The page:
Cucumber, Chinese - Momordica cochinchinensis (Lour.) Spreng.
Momordica cochinchinensis (Quả Gấc)
Fig. 1
Momordica cochinchinensis (Quả Gấc)

gac fruit/spiny bitter gourd/baby jackfruit (Momordica cochinchinensis)
Fig. 2
Gac fruit/spiny bitter gourd/baby jackfruit (M. cochinchinensis)

Tiếng Việt: Quả gấc còn xanh
Fig. 3
Tiếng Việt: Quả gấc còn xanh

Momordica cochinchinensis (Lour.) Spreng. gardenology.org
Fig. 4
At the Queen Sirikit Botanic Garden (Chiang Mai Province, Thailand)

Momordica cochinchinensis (gac fruit) seeds
Fig. 15
M. cochinchinensis (Quả Gấc)

The components of a gac fruit and their properties
Fig. 19
The components of a gac fruit and their properties

Field production for ripe fruit
Fig. 22
Field production for ripe fruit

Glutious rice made with extraction from ripe fruits of M. cochinchinensis, Vietnamese style
Fig. 23 
Glutious rice made with extraction from ripe fruits of M. cochinchinensis, Vietnamese style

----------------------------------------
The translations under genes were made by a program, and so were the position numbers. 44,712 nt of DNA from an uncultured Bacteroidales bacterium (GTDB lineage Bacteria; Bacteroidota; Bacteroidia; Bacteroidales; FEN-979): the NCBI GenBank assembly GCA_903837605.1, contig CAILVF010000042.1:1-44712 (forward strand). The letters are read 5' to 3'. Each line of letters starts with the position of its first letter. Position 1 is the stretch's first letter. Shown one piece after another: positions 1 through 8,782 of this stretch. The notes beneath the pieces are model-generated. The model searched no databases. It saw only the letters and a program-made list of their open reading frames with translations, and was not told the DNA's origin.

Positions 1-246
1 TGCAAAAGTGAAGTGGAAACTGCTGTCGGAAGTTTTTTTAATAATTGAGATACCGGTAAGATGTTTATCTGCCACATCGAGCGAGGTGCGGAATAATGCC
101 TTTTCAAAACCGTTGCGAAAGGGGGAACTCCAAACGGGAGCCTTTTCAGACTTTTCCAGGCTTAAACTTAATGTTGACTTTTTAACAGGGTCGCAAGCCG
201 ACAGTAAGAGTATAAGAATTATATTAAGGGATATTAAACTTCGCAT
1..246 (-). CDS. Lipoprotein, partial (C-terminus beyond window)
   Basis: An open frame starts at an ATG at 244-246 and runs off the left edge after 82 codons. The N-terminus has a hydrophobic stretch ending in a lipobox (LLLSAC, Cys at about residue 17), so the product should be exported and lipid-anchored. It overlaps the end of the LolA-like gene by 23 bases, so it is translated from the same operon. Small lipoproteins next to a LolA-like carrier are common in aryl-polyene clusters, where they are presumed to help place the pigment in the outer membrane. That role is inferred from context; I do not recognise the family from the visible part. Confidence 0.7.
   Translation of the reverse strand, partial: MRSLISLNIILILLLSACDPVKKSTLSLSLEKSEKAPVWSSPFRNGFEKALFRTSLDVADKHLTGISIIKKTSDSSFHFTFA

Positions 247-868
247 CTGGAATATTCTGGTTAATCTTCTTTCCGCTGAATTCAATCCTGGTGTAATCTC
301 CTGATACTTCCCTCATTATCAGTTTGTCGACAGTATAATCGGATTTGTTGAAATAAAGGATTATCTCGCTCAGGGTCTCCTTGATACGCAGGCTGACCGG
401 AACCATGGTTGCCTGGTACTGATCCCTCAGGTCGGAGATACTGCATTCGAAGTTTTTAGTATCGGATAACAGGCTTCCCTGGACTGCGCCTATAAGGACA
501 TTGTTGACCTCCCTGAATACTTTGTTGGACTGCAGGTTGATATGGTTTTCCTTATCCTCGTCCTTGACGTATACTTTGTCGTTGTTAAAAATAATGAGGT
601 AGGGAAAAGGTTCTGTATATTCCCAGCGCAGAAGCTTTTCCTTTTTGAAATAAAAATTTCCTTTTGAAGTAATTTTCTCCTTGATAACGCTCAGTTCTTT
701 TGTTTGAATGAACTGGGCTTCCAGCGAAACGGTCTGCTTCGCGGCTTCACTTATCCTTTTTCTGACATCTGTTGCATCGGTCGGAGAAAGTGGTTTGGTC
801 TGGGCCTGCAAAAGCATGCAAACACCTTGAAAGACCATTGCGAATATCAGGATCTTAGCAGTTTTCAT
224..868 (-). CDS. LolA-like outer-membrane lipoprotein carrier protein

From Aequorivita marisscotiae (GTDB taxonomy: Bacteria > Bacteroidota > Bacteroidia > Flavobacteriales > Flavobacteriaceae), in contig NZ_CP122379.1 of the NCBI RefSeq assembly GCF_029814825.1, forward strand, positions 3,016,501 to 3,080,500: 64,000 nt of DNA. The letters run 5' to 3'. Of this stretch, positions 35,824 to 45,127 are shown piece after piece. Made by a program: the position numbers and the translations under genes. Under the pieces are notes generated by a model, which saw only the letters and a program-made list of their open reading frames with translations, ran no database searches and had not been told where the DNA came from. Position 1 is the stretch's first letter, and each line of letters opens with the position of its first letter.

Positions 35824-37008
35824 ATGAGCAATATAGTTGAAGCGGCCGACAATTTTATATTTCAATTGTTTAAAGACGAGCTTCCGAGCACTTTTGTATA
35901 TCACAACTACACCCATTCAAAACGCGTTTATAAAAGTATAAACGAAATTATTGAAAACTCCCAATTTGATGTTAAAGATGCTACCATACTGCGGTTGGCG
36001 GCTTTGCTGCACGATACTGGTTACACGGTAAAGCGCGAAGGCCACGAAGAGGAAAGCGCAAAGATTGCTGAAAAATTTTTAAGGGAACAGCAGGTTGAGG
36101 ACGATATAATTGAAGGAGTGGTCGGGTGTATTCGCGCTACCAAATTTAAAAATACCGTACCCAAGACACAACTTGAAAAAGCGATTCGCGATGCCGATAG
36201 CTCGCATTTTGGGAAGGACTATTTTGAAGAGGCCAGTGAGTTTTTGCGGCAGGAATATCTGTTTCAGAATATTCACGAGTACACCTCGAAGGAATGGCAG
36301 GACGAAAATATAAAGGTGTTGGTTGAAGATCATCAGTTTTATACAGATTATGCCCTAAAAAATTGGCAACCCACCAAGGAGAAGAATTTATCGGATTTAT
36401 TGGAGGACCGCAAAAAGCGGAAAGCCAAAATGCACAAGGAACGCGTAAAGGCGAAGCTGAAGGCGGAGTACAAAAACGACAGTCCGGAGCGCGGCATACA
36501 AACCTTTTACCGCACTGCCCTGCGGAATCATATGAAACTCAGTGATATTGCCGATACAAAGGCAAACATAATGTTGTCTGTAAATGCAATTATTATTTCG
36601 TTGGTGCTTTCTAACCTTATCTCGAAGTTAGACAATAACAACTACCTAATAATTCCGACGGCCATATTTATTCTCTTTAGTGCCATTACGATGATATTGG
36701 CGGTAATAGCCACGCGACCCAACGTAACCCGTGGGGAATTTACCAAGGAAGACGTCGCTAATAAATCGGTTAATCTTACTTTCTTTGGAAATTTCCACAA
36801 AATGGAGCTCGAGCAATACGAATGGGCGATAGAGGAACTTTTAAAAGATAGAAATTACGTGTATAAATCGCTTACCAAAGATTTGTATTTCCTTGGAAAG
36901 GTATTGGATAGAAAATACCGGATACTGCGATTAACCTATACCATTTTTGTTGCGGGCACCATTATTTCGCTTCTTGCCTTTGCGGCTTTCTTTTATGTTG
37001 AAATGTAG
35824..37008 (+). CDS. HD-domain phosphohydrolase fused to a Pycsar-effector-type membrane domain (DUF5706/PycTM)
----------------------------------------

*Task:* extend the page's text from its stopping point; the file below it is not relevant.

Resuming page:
Bundled leaves in the market
Fig. 24
Bundled leaves in the market

Poster
Fig. 30
Poster

Momordica cochinchinensis (Lour.) Spreng.
Fig. 31
Louis van Houtte (1810–1876). M. cochinchinensis (Lour.) Spreng. Flore des serres et des jardins de 'Europe.


Scientific name
Momordica cochinchinensis
Common names
English: balsam pear, chinese bitter cucumber, chinese cucumber, gac, giant spine gourd, spiny bitter cucumber, sweet gourd; French: muricie; German: indische bittergurke; Spanish: cundeamor; Swedish: taggig bittergurka; transcribed Chinese: mu bie zi 1
Synonyms
M. ovata Cogn.; M. macrophylla Gage; M. meloniflora Hand.-Mazz.; M. mixta Roxb; Muricia cochinchinensis Lour.; Zucca commersoniana Ser. 1,2,3
Relatives
Balsam apple (M. balsamina L.), bitter melon (M. charantia L.)
Family
Cucurbitaceae
Origin